‘There’s an open-sesame effect with an old wooden door,’ says Payam Sharifi, referring to the traditional Moroccan design that is squeezed into his 19th-century Berlin home. At first, it doesn’t seem to fit in this environment – a decorative interloper from another time and place – but this blurring of the lines between the past and the present is something that occupies Slavs and Tatars, the art collective he founded in 2006 with Kasia Korczak.
One of many delights, this door was part of the couple’s renovation plans from the very beginning. ‘The first time we walked into the space, it was already lying on the floor,’ recalls architect Marc Benjamin Drewes, who, in collaboration with architecture firm Schneideroelsen, worked with Payam and Kasia to create their vision.
Situated between the dining area and kitchen in the ‘Berliner zimmer’ (a long connecting room typical of homes in the German capital) and the bedrooms and bathroom beyond, the door acts as a portal, with rooms featuring restored original features on one side and those with a far more modern feel on the other.
For Kasia, originally from Łódź in central Poland, and Payam, an American-Iranian writer, researcher and artist from Texas, moving into this apartment in the city’s multicultural Moabit district was a major milestone.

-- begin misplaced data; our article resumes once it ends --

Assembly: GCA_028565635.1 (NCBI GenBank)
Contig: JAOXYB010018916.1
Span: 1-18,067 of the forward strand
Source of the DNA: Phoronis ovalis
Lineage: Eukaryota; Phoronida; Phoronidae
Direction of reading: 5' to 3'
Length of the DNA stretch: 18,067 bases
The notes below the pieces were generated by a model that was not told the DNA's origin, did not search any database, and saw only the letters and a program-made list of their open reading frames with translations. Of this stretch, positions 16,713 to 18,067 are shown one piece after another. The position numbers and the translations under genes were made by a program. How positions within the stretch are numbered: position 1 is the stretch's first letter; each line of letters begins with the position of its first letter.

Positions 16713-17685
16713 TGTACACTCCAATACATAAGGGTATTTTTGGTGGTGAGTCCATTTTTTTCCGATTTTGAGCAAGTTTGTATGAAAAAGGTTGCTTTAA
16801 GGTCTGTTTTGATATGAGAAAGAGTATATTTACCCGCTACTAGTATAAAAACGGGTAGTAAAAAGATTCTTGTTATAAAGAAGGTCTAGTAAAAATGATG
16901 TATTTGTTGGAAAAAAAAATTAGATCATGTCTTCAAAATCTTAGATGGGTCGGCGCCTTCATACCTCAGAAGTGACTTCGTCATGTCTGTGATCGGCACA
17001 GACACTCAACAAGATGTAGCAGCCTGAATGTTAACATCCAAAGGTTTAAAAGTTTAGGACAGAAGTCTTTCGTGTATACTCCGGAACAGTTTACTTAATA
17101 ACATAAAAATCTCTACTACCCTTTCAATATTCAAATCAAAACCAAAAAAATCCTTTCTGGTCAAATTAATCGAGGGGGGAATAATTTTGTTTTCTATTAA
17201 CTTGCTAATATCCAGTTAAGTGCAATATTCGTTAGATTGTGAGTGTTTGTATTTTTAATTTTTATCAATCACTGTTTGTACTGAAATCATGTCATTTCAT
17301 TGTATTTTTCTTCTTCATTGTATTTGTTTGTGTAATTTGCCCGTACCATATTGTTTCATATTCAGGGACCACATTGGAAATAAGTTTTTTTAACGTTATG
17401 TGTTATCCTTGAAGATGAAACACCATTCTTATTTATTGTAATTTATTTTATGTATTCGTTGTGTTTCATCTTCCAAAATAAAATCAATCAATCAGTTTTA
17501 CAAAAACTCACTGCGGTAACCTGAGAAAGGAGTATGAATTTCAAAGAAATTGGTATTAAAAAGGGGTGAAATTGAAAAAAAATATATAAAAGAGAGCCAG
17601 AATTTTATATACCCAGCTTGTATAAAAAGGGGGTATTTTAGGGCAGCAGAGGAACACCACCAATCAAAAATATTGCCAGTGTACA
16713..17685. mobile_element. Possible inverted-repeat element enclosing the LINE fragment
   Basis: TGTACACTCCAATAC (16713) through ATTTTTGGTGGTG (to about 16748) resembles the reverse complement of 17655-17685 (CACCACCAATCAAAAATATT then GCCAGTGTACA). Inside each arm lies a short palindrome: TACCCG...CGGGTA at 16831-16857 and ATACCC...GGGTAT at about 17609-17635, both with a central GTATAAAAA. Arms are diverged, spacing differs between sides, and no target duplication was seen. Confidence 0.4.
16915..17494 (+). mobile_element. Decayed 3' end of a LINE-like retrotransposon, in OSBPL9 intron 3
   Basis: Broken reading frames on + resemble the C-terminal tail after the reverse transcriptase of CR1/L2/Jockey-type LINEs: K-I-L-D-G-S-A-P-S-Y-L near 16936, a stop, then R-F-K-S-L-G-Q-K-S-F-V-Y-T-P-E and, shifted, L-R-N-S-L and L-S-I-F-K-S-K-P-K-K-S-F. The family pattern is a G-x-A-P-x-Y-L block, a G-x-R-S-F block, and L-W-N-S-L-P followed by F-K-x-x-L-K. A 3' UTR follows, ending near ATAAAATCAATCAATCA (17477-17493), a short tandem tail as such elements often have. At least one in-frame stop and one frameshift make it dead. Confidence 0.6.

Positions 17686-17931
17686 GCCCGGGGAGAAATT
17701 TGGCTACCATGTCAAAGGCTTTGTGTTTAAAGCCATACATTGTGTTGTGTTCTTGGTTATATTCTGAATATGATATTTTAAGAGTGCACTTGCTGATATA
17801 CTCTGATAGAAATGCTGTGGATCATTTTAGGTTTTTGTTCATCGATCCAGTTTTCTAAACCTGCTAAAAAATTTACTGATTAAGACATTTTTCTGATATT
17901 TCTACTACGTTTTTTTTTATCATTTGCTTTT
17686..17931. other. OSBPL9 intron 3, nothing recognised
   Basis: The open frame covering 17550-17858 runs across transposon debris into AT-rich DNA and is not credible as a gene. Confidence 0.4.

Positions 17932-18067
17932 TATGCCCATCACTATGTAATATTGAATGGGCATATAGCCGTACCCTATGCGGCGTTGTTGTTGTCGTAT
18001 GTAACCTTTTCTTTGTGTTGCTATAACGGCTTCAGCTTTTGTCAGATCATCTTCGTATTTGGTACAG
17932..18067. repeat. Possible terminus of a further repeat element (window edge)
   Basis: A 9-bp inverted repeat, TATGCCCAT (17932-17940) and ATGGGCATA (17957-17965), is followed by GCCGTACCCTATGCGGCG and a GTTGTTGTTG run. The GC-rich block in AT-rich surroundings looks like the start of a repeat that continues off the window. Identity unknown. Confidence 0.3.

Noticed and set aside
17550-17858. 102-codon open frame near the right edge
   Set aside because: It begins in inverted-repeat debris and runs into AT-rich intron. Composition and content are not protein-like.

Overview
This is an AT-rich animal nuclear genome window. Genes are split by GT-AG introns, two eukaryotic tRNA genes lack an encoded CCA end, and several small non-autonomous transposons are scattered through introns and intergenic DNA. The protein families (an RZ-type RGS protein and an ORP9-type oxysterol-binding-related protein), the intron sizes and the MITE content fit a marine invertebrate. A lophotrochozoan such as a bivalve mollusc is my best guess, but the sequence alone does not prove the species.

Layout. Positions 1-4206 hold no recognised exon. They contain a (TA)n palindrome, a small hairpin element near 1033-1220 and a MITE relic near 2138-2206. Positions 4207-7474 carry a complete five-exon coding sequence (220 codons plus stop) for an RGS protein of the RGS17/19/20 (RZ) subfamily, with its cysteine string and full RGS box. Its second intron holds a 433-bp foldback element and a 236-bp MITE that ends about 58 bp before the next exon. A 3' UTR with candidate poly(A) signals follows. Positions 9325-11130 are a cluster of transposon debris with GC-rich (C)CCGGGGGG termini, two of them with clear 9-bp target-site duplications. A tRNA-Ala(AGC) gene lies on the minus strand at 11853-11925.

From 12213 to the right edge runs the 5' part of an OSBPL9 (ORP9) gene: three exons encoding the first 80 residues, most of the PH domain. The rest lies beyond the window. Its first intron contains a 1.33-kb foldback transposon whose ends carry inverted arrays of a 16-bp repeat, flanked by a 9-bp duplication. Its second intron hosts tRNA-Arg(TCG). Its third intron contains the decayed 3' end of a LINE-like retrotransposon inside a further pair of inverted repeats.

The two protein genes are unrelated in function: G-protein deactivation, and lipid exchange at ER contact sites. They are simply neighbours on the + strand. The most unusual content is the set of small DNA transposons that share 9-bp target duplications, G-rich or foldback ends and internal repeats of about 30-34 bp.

The pair had been working together from different places in the world for seven years. Important to both was that their first shared home and studio include interesting original features. This apartment’s high ceilings and their ornate mouldings certainly ticked that box.
‘Modernity has made ceilings blank slates,’ says Payam, ‘but until the turn of the 20th century, people around the world invested their wealth in their ceilings.’ From wood carvings in Central European medieval houses to the Muslim world, they were invested with ‘a certain indulgence of assets’.
‘A nice ceiling,’ he continues, ‘elevates you and makes you look up, like you do in a cathedral.’ The details were present here, but years of paint had obscured their beauty. A lot of painstaking effort was applied to peeling back those layers.
For the most part, explains Marc, ‘the task was not to destroy anything’ because, for Kasia and Payam, the work of the craftspeople who created their ceiling is as worthy of protection as the many pieces of art and furniture that make their home unique.
Theirs is an inclusive approach to decoration that sees an Iranian takht or daybed (often seen at roadside stops, as well as the entrances to mosques and tea houses) used as a sofa and paired with mid-century Polish pieces, inherited from Kasia’s family.
When it comes to explaining Slavs and Tatars’ relationship with the past, Payam likes to cite French literary critic Antoine Compagnon, who argued that ‘the true modernists were actually the likes of Baudelaire who were ambivalent about the passing of the pre-modern era’. He called them ‘people with one eye in the rear-view mirror, moving forward…’
It’s a description that could also be used for Payam and Kasia’s home – an interior that opens up a friendly conversation between the historic and the contemporary. A very personal space that invites interaction and interpretation. A place that builds bridges. slavsandtatars.com; marcdrewes.com